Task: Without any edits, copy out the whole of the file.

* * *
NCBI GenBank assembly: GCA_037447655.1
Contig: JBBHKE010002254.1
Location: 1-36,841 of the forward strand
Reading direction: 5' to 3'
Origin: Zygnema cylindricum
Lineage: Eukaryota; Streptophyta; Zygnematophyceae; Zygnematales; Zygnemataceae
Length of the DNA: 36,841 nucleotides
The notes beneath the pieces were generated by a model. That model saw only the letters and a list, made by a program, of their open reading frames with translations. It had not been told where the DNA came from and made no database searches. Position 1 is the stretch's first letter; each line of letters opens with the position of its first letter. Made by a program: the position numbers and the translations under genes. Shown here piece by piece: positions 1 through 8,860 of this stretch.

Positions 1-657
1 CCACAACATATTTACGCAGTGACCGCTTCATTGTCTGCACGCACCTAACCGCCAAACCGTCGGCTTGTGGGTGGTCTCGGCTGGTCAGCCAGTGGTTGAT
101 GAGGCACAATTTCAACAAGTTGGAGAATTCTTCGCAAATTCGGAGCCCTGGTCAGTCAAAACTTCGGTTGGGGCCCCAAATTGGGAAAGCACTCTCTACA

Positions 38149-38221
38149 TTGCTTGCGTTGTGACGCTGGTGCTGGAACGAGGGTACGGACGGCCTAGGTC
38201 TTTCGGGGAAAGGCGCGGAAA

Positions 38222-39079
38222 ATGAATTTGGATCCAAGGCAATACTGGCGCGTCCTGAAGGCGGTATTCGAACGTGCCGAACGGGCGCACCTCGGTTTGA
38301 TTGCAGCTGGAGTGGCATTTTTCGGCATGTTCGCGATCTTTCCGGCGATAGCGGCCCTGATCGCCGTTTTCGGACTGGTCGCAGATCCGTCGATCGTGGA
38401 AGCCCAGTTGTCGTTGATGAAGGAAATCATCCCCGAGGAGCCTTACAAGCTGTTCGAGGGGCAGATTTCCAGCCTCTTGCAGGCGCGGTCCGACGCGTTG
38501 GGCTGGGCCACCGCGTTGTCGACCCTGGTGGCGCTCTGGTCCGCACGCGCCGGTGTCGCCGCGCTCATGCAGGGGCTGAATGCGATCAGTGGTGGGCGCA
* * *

NCBI GenBank assembly: GCA_037447655.1
Contig: JBBHKE010002254.1
Location: 1-36,841 of the forward strand
Reading direction: 5' to 3'
Origin: Zygnema cylindricum
Lineage: Eukaryota; Streptophyta; Zygnematophyceae; Zygnematales; Zygnemataceae
Length of the DNA: 36,841 nucleotides
The notes beneath the pieces were generated by a model. That model saw only the letters and a list, made by a program, of their open reading frames with translations. It had not been told where the DNA came from and made no database searches. Position 1 is the stretch's first letter; each line of letters opens with the position of its first letter. Made by a program: the position numbers and the translations under genes. Shown here piece by piece: positions 1 through 8,860 of this stretch.

Positions 1-657
1 CCACAACATATTTACGCAGTGACCGCTTCATTGTCTGCACGCACCTAACCGCCAAACCGTCGGCTTGTGGGTGGTCTCGGCTGGTCAGCCAGTGGTTGAT
101 GAGGCACAATTTCAACAAGTTGGAGAATTCTTCGCAAATTCGGAGCCCTGGTCAGTCAAAACTTCGGTTGGGGCCCCAAATTGGGAAAGCACTCTCTACA

Positions 38149-38221
38149 TTGCTTGCGTTGTGACGCTGGTGCTGGAACGAGGGTACGGACGGCCTAGGTC
38201 TTTCGGGGAAAGGCGCGGAAA

Positions 38222-39079
38222 ATGAATTTGGATCCAAGGCAATACTGGCGCGTCCTGAAGGCGGTATTCGAACGTGCCGAACGGGCGCACCTCGGTTTGA
38301 TTGCAGCTGGAGTGGCATTTTTCGGCATGTTCGCGATCTTTCCGGCGATAGCGGCCCTGATCGCCGTTTTCGGACTGGTCGCAGATCCGTCGATCGTGGA
38401 AGCCCAGTTGTCGTTGATGAAGGAAATCATCCCCGAGGAGCCTTACAAGCTGTTCGAGGGGCAGATTTCCAGCCTCTTGCAGGCGCGGTCCGACGCGTTG
38501 GGCTGGGCCACCGCGTTGTCGACCCTGGTGGCGCTCTGGTCCGCACGCGCCGGTGTCGCCGCGCTCATGCAGGGGCTGAATGCGATCAGTGGTGGGCGCA